Internal labour migration is a major phenomenon in Tunisia driven largely by socioeconomic disparities between parts of the interior and the more dynamic and prosperous coastal regions. Residents of interior regions are on average poorer, more likely to be unemployed or underemployed, and have limited access to quality basic services and infrastructure.


Rural migrants come to the city for better services, housing, and jobs.


Long-time urban dwellers are attracted to larger coastal cities in where jobs and living conditions are materially better. Local governments struggle to respond to the needs of all their residents while making their cities more attractive and inclusive.

The cities of Kairouan and Jendouba hold great potential for inclusive and sustainable development. Both cities and their surrounding areas are rich in cultural, artisanal, and natural attractions that are largely untapped. Kairouan is classified as a UNESCO world heritage site. A reinvigorated tourism sector could provide decent work opportunities and influence people’s decision to remain in the region.

With the support of the Swiss Agency for Development and Cooperation (SDC), Cities Alliance has partnered with civil society, local and regional authorities, and the private sector to foster transformative change in Jendouba and Kairouan. We are doing this by collaboratively developing mechanisms and opportunities to receive, manage and integrate labour migrants through three interlinked areas of intervention:

  1. Developing livelihood opportunities for young labour migrants by developing the tourism sector through training and financial support for tourism-related entrepreneurship.
  2. Designing strategies that promote Jendouba and Kairouan's tourism potential by focusing on the regions’ cultural and natural heritage; and
  3. Advocating and building the capacity of regional and local authorities to carry out gender-responsive processes that integrate migrants through policies that strengthen local participatory development
Promoting responsible tourism 

The two projects were implemented between November 2019 and March 2022. An initial analysis of the economic and social potential for responsible tourism in Jendouba and Kairouan and their surroundings validated the feasibility of leveraging the region’s crafts, culture and heritage in ways that integrate rural to urban migrants into the economic and social life of cities.

The project provided onsite support to selected youth tourism entrepreneurs. We offered skills training and guidance on creating and operating tourism-related enterprises. Thereafter, youth entrepreneurs established a virtual support group where they could get information and share best practices.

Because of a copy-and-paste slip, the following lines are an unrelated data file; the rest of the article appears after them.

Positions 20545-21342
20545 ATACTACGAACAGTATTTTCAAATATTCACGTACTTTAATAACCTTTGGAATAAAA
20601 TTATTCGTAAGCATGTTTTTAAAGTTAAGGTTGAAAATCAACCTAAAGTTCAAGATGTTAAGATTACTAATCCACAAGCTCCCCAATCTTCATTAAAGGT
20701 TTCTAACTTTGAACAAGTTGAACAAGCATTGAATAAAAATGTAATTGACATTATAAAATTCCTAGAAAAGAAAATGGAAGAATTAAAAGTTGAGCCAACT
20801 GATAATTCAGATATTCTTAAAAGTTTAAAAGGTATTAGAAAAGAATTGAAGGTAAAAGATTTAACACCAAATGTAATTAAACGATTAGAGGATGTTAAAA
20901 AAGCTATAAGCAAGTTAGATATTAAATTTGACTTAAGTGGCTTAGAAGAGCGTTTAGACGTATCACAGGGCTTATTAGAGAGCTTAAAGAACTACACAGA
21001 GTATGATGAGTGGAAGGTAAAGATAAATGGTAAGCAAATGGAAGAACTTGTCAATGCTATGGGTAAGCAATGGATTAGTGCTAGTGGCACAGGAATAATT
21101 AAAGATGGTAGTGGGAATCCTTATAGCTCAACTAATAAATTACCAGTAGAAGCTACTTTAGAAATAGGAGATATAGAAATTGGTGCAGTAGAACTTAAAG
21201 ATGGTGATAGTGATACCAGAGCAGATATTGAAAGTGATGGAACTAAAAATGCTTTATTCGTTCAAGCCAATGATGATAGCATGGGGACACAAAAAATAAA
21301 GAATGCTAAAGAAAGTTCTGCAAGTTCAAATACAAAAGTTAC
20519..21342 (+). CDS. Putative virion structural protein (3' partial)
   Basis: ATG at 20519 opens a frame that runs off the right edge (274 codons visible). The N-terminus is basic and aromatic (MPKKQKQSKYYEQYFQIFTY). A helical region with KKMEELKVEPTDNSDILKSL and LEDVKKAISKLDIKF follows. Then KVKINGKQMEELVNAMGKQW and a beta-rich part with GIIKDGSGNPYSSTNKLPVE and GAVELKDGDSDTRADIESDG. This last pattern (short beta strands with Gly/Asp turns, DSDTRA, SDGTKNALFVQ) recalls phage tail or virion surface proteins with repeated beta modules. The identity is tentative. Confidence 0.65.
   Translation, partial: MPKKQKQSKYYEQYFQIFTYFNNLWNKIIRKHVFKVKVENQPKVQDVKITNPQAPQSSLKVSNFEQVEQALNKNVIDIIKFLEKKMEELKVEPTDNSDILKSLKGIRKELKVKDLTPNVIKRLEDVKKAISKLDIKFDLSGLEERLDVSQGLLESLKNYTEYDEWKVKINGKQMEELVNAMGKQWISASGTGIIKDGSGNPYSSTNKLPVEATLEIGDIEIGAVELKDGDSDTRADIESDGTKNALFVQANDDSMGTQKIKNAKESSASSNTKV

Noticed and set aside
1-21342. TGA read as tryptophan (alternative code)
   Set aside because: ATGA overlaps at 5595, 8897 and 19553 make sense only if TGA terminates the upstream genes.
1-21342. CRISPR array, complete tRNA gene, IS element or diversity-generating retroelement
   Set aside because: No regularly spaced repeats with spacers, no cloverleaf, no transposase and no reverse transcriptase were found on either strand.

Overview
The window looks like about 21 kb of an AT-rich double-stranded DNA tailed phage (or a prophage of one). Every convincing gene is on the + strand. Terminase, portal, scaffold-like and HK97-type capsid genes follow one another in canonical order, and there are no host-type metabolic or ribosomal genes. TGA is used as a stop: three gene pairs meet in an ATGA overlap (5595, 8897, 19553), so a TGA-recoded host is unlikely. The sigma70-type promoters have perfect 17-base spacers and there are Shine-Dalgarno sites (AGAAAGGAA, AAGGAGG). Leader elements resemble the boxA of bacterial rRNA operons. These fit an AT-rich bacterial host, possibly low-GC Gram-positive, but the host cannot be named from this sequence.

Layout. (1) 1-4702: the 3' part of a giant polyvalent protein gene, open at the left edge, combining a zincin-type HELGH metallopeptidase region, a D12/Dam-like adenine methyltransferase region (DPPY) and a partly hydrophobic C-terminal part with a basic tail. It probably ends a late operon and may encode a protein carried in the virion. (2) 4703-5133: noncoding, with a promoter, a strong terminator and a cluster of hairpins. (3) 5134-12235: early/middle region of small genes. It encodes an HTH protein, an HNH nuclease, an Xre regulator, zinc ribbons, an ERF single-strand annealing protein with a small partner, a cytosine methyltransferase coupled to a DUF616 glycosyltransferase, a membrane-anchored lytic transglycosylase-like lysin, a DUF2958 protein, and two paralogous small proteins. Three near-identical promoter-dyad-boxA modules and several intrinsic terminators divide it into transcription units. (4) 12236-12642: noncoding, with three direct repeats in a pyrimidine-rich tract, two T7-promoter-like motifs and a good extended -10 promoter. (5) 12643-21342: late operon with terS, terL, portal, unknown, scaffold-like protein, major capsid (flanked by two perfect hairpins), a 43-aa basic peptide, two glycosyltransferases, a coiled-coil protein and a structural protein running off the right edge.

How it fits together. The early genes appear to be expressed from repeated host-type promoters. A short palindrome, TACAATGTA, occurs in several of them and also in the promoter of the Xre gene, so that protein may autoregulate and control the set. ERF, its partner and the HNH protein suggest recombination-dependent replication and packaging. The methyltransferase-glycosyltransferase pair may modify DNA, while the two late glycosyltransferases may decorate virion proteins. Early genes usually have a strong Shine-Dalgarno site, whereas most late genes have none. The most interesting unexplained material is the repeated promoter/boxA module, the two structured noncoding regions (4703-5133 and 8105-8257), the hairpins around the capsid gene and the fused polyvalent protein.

Tourism in Oueslatia, Tunisia

In partnership with the Regional Office for Tourism in Kairouan (CRTK), the project identified and mapped out four previously disregarded areas that had potential as sites for eco-tourism. Thanks to this collaboration, the Tunisian National Office for Tourism developed the tourism routes in the municipalities of Ain Jeloula, Haffouz, and Oueslatia, an investment of TDN 20 million, or about.  $7.5 million USD. The central government provided the municipality of Oueslatia with additional $107,000 to rehabilitate roads and pathways. A $10,000 investment in creating tourism circuits has yielded a further $140,000 USD in public funding.

The project had a social media component too. Entrepreneurs were featured in tourism videos that were produced by Tunisia’s best-known travel blogger and influencer. The videos generated over 120,000 views. Since 2021 these regions have seen strong growth in the number of visitors.

Kairouan built an artisanal market run by women whose goal is to strengthen the local economy and sustain its heritage of craft making. Five wooden market stalls were constructed providing space to sell to 25 local artisanal entrepreneurs.

The project’s implementation partner, the National Union of Tunisian Women, envisions creating more stalls and using the market to host festivals and promote the region throughout Tunisia. Jendouba has plans to build a similar market.


Local and regional authorities are playing a key role in implementing these projects and working to ensure their long term viability.  


Diagnostics helped Jendouba and Kairouan identify their existing capacities and where they need to strengthen approaches to migration governance and management, as well as for integrating migrants economically, socially, and culturally. The cities also established multi-stakeholder forums to ensure an inclusive migration governance regime that builds upon effective partnerships and learning.

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